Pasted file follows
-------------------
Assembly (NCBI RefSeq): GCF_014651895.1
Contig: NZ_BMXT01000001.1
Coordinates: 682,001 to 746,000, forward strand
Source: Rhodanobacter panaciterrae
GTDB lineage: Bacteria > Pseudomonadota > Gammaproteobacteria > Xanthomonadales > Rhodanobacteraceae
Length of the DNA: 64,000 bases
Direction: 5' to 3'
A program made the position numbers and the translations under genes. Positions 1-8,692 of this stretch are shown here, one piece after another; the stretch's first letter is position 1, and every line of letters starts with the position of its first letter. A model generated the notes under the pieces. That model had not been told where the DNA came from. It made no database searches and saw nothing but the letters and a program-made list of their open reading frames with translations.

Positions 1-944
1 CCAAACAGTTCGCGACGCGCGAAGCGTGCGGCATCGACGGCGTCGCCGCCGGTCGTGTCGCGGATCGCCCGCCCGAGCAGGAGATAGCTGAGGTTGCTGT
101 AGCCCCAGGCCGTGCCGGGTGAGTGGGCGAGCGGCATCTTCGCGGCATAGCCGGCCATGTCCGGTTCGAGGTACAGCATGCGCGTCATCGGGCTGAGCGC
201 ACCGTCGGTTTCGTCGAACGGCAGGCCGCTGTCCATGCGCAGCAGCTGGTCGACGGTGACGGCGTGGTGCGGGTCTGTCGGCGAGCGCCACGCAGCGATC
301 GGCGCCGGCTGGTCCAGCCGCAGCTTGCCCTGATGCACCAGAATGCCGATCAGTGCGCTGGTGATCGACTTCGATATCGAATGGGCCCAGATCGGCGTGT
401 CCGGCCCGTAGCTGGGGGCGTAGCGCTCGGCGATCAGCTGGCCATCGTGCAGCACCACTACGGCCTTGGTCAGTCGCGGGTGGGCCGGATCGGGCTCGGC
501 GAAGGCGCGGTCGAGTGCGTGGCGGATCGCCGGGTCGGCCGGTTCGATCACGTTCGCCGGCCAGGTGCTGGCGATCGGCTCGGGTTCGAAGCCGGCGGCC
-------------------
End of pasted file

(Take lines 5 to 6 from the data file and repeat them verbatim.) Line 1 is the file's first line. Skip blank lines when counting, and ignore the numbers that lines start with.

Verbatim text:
GTDB lineage: Bacteria > Pseudomonadota > Gammaproteobacteria > Xanthomonadales > Rhodanobacteraceae
Length of the DNA: 64,000 bases